Bloch’s poem about beginnings, “Chez Pierre, 1961,” appeared in Poetry Magazine (1990) and in the more recent collection Far Out: Poems of the 60s. Her final literary work, The Moon Is Almost Full, is due out in September of this year.

“Questions of Faith” a substantial interview about Bloch’s experience of Judaism.

May her memory be for a blessing

Obituaries:
Jewish Weekly
Tablet

Amichai’s Love and the Entwives

A highway detours in order to give two lovers some privacy in their “bit of eternity,” in the opening stanza of Yehuda Amichai’s “Pinecones in the Tree Above.” Several stanzas later, “she is the walled public garden of the city, and he, the road which moves away from her” (Abramson, p.101 — see notes below).

YA 46

from “Pinecones on the Tree Above” in Collected Poems

Like Pine Cones, Ents and Entwives

The “Pine Cones” series is the second set of love poems [after “Six Poems for Tamar”] published in a collection called “Now and in Other Days” (1955). The garden/road stanza is, as Abramson notes, one of eight short portraits of the same lovers: “like two associations in one mind: as he is referred to, so is she; they are like two lightbulbs in a lamp each one alone too dark but together lighted they are a festival of light….They are like two stones at the bottom of a hill, secluded and alone…”

Each stanza consists of rhymed couplets, which, Abramson continues: “affirm the isolated perfection of love; yet even at their most serene the lovers are separate entities, two lightbulbs, two stones, two numbers. The poems offer an apparent affirmation of love, yet separateness and isolation are implicit in them.” (Abramson, see below)

Considering this stanza, readers find many contrasts, some of them Freudian, between the movement-oriented man and the enclosure-focused woman. For me, the contrast Amichai draws is reminiscent of Tolkein’s wandering Ents and their inability to connect with the more settled Entwives (The Lord of the Rings — full citation below)

Ents are Middle Earth’s very old, male, tree-like creatures who have somehow “lost” their female counterparts, the Entwives. They’re not dead, just missing and missed, Treebeard (AKA Fangorn) tells the hobbits:

…the Ents gave their love to things that they met in the world, and the Entwives gave their thought to other things, for the Ents loved the great trees, and the wild woods, and the slopes of the high hills…But the Entwives gave their minds to the lesser trees, and to the meads in the sunshine beyond the feet of the forests…Entwives desired order, and plenty, and peace (by which they meant that things should remain where they had set them). So the Entwives made gardens to live in. But we Ents went on wandering, and we only came to the gardens now and again.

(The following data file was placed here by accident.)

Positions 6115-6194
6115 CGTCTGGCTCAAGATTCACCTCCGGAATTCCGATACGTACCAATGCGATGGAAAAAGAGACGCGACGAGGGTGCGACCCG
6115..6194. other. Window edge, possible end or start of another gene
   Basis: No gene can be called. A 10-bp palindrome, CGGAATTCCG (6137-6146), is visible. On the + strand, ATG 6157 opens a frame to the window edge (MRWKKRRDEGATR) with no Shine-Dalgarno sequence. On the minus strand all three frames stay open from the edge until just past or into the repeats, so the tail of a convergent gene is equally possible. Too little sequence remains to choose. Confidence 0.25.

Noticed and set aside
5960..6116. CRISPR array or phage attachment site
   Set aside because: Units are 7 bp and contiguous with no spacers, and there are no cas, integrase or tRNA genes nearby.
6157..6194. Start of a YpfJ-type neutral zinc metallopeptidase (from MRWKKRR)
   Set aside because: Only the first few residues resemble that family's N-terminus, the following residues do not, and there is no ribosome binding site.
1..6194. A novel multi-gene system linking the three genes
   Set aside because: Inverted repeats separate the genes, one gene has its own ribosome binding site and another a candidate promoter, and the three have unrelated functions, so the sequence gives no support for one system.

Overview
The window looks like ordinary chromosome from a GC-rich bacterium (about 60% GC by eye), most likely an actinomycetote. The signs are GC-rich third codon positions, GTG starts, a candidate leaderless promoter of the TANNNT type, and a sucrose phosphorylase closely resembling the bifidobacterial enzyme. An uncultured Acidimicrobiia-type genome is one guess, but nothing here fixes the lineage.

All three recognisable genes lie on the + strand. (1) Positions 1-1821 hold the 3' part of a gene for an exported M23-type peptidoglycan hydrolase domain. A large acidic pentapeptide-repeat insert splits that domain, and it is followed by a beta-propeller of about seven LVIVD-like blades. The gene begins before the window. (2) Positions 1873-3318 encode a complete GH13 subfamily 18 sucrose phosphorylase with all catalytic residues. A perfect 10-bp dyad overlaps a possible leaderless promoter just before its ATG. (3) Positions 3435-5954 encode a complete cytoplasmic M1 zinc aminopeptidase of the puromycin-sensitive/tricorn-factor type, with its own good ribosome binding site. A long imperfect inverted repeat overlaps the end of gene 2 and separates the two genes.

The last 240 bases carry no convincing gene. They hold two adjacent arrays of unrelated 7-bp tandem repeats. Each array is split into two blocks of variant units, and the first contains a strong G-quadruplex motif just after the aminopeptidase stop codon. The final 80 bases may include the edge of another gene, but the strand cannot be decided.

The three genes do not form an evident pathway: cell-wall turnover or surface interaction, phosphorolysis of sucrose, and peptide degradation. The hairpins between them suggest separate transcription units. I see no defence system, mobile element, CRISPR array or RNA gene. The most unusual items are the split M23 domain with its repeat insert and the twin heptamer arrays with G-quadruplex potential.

The Two Towers

“They walked together…”

Treebeard’s description of the old days for Ents and Entwives sounds a little like Jeremiah’s prophetic vision of God and Israel, together in the desert just after leaving Egypt:

When the world was young, and the woods were wide and wild, the Ents and the Entwives – and there were Entmaidens then: ah! the loveliness of Fimbrethil, of Wandlimb the lightfooted, in the days of our youth! – they walked together and they housed together.
The Two Towers

The devotion of your youth, Your love as a bride— How you followed Me in the wilderness, In a land not sown.
— Jer. 2:2

The “Pine Cones” lovers reflect the togetherness of the above metaphors — when the lovers appear like two stones, e.g., together resting at the bottom of a hill, watching seasons pass. But they do not find Amichai’s concept of “true love,” according to Abramson: “Ahavah be-emet [true love], the coupling of both spirit and flesh, is still undiscovered and it is only for a brief moment that the bulbs achieve a “festival of light,” unbounded unity in each other…”

And that undiscovered territory, she argues, has additional implications:

The notion of separateness offered by the couplets in “Pine Cones,” implying that the lovers have failed to achieve perfect unity, indicates their separation also from God.
— Glenda Abramson. The Writing of Yehuda Amichai: A Thematic Approach.
Albany: SUNY Press, 1989, p.101

“Our hearts did not go on growing in the same way,” Treebeard says of Ents and Entwives. The prophets of Israel, Jeremiah included, tell us that reconciliation between God and the People is still possible, although disappointment and anger have reigned for centuries. And what of Amichai’s lovers? Our study group still has four stanzas of “Pine Cones” to translate and discuss, but I do see that the last word of the poem is הפרידה [separation]. Stay tuned.

Notes:

Abramson, Glenda. The Writing of Yehuda Amichai: A Thematic Approach. Albany: SUNY Press, 1989.

Amichai, Yehuda. Collected Poems [5 vols.]. Jerusalem: Schocken, 2002-2004 [Shirei Yehuda Amichai]. “Pinecones on the Tree Above” i

Harshav, Benjamin & Barbara. Yehuda Amichai: A Life of Poetry 1948-1994. NY: Harper Collins, 1995. NOTE: the “highway” stanza is included in the Harshavs’ selected translations; the garden/road stanza is omitted.
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Tolkein, J.R.R. The Two Towers (Book 2 of 3, The Lord of the Rings). London: George Allen and Unwin, 1954.

For more on Ents —

  • Tolkein, Christopher. Treason of Isengard: The History of The Lord of the Rings, Part Two (The History of Middle-Earth, Vol. 7). Boston: Houghton Mifflin, 1989.
  • Not All Who Wander Are Lost (Middle Earth blog), particularly “What Happened to the Entwives